class

Class Bias and Nonhuman Animal Advocacy

The following is from "A Discussion with Tom Regan" in Ahimsa Oct/Dec 1987; I think it illustrates the class bias inherent in well-resourced nonhuman animal advocacy:

Tom Regan: People think of activists as antagonists in confrontation, and so on. I think of activists in terms of people with a dollar bill in the wallet; that's the way I think of the real activists.

An activist is anyone who goes into the marketplace with a dollar in hand, who says "I'm going to buy this rather than that because it has something to do with the way that animals are treated."

This would mean that the more disposable income a person has the more potential that person has of being a "real activist." (Read more...)

The Need to Address Classism at Conferences, Seminars, and Festivals

I know a lot of people get excited about conferences, seminars, and festivals organized around vegetarianism and/or nonhuman animal advocacy. I wish I could get as excited about these events, but I tend to be put off by the ever present class privilege that is built into the vast majority of them. (Read more...)

'Low, Dishonourable and Cowardly'

For three years I worked at a national nonhuman animal advocacy organization that was campaigning to end the aerial massacring of wolves in Alaska. This is just one of the Alaskan government's many campaigns to control, manage, or eliminate native nonhuman animals. As the governor of Alaska, Sarah Palin has the power to end these violent programs. As governor, Palin is actively supporting and promoting these violent programs. So I think it is significant that the acceptance speech Palin gave last night at the Republican National Convention was written by former Bush speechwriter Matthew Scully. (Read more...)

Feminism Beyond Transphobia

I no longer feel that continued education about trans issues within women's communities would change their oppressive behaviors in any significant degree, unless they are actually willing to change. It is not the lack of knowledge or information that keeps oppression going; it is the lack of feminist compassion, conscience and principle that is. -Emi Koyama, "Whose Feminism is it Anyway? The Unspoken Racism of the Trans Inclusion Debate"

When it comes to asking, "What are we going to do about transphobia among feminist-vegetarians/ecofeminists?" Emi Koyama just about sums it up. These are people who currently dominate the feminist discourse on nonhuman animals; as authors, speakers (in some cases very well paid speakers), and academic they have a vested interest in continuing the status quo. (Read more...)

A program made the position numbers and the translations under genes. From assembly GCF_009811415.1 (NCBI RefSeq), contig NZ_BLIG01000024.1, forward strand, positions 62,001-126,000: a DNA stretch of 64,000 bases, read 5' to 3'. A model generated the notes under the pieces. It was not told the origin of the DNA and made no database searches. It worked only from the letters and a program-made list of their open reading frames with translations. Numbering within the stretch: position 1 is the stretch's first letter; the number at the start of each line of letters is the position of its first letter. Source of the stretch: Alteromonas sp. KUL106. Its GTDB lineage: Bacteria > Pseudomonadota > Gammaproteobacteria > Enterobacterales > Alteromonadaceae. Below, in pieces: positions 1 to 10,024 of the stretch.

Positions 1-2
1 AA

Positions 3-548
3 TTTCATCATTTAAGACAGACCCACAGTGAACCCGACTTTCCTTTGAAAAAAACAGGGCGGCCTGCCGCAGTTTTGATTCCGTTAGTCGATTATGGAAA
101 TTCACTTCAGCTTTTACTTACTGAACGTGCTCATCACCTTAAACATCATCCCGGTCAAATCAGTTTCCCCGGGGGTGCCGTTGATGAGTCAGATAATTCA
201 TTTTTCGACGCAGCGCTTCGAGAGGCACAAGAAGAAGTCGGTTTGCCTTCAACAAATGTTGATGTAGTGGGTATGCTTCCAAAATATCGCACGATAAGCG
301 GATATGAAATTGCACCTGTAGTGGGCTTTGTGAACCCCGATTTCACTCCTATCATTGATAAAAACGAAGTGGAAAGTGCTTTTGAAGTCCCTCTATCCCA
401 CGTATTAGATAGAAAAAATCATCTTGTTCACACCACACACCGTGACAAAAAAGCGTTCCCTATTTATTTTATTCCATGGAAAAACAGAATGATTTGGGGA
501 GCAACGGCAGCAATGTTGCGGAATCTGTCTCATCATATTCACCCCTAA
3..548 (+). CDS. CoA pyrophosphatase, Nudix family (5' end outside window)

For Global Justice Against Global Warming

In Heat: How to Stop the Planet From Burning, George Monbiot makes the case for how the United Kingdom can cut its greenhouse gases by 90 percent. Heat has been published in several editions suggesting that the strategy for cutting greenhouse gases can be applied to other capitalist countries in the Global North. In the book, Monbiot seeks to prove that the capitalist North can hold onto its privilege while "joining what must become the world's most powerful political movement."

After giving a speech on climate change, Monbiot was asked, "When you get your 80 per cent cut, what will this country look like?" To which, another member of the audience answered, "A very poor third-world country." So in the book, Monbiot sets out to show that a 90 percent cut doesn't mean we have to "ditch the comforts ... which I – like all middle-class people in the rich world – now take for granted" (i.e., privileges of racism, classism, colonialism and empire). Read more...

Pet Ownership and Police Violence

On the LA Eastside blog, Browne Molyneux posted about the "Symbolic Gestures of Nothingness" made by a PETA volunteer who targets working class people of color in downtown LA's Fashion District for illegal animal sales. In her post, Molyneux makes two points: 1) targeting "illegal" pet sales doesn't challenge pet ownership; and 2) targeting people of color working on the street perpetuates racism and classism.

Animal Protection and Capitalism

Under capitalist class relations, animals can be worked, sold, killed, and consumed, all for profit. --Patricia Hill Collins, Black Feminist Thought

Expanding on what I wrote previously, Orientalism and nationalism are not the only oppressive ideologies that rely on protectionism. Capitalism is another oppressive system that is shored up by the appeals of protectionism. (Read more...)

Green is the New Green